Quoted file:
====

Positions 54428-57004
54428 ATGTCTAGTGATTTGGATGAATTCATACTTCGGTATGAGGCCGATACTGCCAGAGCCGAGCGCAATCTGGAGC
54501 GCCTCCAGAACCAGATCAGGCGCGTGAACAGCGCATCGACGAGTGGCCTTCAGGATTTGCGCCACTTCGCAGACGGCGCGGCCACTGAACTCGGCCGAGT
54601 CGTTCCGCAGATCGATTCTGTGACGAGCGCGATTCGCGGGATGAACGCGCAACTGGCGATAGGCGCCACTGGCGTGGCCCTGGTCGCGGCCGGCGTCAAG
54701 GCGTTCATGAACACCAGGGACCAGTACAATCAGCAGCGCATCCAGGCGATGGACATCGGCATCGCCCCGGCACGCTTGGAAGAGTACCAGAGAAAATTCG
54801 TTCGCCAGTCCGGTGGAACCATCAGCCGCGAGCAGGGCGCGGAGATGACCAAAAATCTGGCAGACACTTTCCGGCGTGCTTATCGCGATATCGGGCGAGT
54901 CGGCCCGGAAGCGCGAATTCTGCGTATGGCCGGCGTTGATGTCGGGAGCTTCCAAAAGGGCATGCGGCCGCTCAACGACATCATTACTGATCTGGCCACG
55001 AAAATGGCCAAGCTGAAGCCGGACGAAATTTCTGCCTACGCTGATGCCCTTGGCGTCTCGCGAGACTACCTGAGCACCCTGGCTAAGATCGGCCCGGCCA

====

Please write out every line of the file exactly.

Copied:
Positions 54428-57004
54428 ATGTCTAGTGATTTGGATGAATTCATACTTCGGTATGAGGCCGATACTGCCAGAGCCGAGCGCAATCTGGAGC
54501 GCCTCCAGAACCAGATCAGGCGCGTGAACAGCGCATCGACGAGTGGCCTTCAGGATTTGCGCCACTTCGCAGACGGCGCGGCCACTGAACTCGGCCGAGT
54601 CGTTCCGCAGATCGATTCTGTGACGAGCGCGATTCGCGGGATGAACGCGCAACTGGCGATAGGCGCCACTGGCGTGGCCCTGGTCGCGGCCGGCGTCAAG
54701 GCGTTCATGAACACCAGGGACCAGTACAATCAGCAGCGCATCCAGGCGATGGACATCGGCATCGCCCCGGCACGCTTGGAAGAGTACCAGAGAAAATTCG
54801 TTCGCCAGTCCGGTGGAACCATCAGCCGCGAGCAGGGCGCGGAGATGACCAAAAATCTGGCAGACACTTTCCGGCGTGCTTATCGCGATATCGGGCGAGT
54901 CGGCCCGGAAGCGCGAATTCTGCGTATGGCCGGCGTTGATGTCGGGAGCTTCCAAAAGGGCATGCGGCCGCTCAACGACATCATTACTGATCTGGCCACG
55001 AAAATGGCCAAGCTGAAGCCGGACGAAATTTCTGCCTACGCTGATGCCCTTGGCGTCTCGCGAGACTACCTGAGCACCCTGGCTAAGATCGGCCCGGCCA